Mad Men mores ran rampant at today's military sexual assault hearing. From the commanders still defending the commanders on whose watch service members were raped to draft deferred noncombatant Saxby Chambliss (elected by attacking war hero Max Cleland) claiming that military rape was due to the hormone level created by nature, it was clear to see why this epidemic festers.
This military rape epidemic festers because of the old Mad Men mores of the 1950s in which casual sexism and violent rape were swept under the rug by survivors rightly fearful of slut-shaming and victim-blaming and by commanders willing to look the other way when a friend stood accused still linger today.
This military rape epidemic festers because rape is treated as an inevitable form of hookups and hormones -- a profound misunderstanding of modern science that proves rape is a crime of power not sex. Indeed blaming "hookup culture" last month or "hormone level" today suggests that we are passive in this epidemic -- that it is not humanly possible to teach men not to rape. Nothing could be farther than the truth: Millions of great men walk our streets and protect our country with good values and respect for women.
This military rape epidemic festers because the commanders and their enablers among the service chiefs continue to stubbornly cling to power rather than to admit that if they believe they are powerless to change human nature -- if they truly believe that rape is inevitable -- then they cannot effectively prosecute rape.
This military rape epidemic festers because it truly is a cancer -- and like every patient with cancer, the military needs a specialist. The legislation that the service chiefs oppose -- Congresswoman Jackie Speier and Senator Kirsten Gillibrand's Military Justice Improvement Act that seeks to reform prosecutions by removing them from commanders heretofore unwilling or unable to pursue them -- is just what the doctor ordered.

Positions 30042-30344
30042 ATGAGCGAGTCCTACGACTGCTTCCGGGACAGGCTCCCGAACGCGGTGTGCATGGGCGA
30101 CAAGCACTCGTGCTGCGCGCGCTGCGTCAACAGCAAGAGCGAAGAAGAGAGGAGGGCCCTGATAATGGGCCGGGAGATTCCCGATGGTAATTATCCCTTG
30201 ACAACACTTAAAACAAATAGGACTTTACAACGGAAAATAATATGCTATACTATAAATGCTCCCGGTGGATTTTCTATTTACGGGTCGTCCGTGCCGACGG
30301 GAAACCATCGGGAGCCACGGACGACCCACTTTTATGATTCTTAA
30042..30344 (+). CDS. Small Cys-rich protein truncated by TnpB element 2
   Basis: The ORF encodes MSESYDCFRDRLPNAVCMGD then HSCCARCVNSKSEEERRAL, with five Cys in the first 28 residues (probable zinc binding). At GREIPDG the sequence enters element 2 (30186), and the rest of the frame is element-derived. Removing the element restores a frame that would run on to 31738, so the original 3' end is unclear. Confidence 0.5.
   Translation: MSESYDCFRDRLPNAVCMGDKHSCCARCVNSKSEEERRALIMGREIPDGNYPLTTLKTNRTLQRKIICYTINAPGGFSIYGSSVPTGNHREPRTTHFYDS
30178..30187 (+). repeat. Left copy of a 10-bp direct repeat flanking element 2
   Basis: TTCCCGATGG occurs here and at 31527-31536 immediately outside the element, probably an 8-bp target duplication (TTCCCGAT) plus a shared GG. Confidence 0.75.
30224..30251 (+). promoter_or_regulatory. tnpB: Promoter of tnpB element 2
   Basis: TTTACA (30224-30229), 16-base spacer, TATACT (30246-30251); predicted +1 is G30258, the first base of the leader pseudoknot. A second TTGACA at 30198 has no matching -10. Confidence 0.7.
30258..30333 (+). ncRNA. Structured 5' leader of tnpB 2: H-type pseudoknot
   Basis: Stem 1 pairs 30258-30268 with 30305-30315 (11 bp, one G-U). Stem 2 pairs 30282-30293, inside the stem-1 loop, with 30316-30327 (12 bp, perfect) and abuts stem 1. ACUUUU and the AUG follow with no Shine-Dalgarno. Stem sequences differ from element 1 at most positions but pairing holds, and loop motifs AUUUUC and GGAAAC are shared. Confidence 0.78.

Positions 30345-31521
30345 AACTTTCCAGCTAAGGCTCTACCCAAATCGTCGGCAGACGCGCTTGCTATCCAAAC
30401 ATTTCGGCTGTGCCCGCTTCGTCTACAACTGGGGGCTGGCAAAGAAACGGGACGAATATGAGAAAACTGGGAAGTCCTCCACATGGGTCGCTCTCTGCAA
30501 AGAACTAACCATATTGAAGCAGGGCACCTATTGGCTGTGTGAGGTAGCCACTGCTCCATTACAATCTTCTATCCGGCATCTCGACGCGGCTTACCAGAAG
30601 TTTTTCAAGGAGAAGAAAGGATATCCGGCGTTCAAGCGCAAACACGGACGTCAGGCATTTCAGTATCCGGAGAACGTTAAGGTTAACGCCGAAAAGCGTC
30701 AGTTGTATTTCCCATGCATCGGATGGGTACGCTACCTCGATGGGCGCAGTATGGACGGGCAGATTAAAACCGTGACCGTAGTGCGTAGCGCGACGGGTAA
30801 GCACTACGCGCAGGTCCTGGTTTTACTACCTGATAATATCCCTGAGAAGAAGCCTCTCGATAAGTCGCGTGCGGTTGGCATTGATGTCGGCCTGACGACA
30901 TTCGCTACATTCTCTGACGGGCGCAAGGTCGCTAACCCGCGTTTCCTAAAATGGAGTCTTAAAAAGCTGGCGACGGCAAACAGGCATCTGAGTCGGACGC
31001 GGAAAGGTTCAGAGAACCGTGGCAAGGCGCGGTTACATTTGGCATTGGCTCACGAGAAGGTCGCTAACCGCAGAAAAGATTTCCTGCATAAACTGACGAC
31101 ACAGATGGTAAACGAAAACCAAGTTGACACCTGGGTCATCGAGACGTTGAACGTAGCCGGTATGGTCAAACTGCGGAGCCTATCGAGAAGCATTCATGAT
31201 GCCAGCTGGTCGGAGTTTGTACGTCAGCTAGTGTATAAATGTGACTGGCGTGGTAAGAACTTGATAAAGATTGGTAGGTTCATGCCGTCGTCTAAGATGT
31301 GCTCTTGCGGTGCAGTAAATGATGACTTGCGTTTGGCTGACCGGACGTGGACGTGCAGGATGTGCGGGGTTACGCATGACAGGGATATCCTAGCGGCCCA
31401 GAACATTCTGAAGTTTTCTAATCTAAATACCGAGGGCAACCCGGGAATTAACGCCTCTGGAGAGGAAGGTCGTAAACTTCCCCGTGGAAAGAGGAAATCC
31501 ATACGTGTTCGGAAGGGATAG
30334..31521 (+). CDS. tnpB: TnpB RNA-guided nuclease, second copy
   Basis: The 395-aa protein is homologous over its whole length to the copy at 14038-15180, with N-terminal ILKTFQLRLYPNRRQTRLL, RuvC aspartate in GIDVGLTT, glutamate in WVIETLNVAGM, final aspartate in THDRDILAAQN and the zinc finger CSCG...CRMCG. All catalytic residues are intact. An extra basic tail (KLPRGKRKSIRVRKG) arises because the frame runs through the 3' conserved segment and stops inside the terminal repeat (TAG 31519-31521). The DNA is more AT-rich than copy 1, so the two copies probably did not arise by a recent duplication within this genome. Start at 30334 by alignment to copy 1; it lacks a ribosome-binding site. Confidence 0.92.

The American people are far ahead of the military commanders and apologist politicians on this one: We know rape is rape and we believe that a person's right to be free of sexual assault does not end when he or she dons the uniform. To the contrary, we vest our military with great power and responsibility. Millions of military heroes besmirched by thousands of military rapists know that today's hearing wasn't good enough.
At stake in this debate is not merely the fate of thousands of military sexual trauma survivors seeking advancement in the ranks or benefits for PTSD as veterans.
At stake is this debate is not merely the careers of those courageous survivors who spoke out in The Invisible War documentary about their victimization by assailants and re-victimization by the military command.
At stake in this debate is no less than the character of our country. Are we a nation that enables our servicemembers to be raped by their peers or aren't we? Most of us say no. As Senator Mark Udall said so eloquently: "We ask a hell of a lot from our troops -- but I refuse to ask them to put up with rape."
In their wisdom, our founders made us a nation of laws not men. Though forged in war, we are a country purposely ruled by civilians not military. So what comes next? The commander in chief and the Secretary of Defense simply must step in and modernize the mores and the procedures of the greatest military in the world. Rather than give lip service to victims and continued power to victimizers, the leaders must remove commanders from convening rape prosecutions. And if the Secretary of Defense Chuck Hagel and Commander in Chief Barack Obama cannot or will not make this decision unilaterally, then we the people through the Congress must do it ourselves.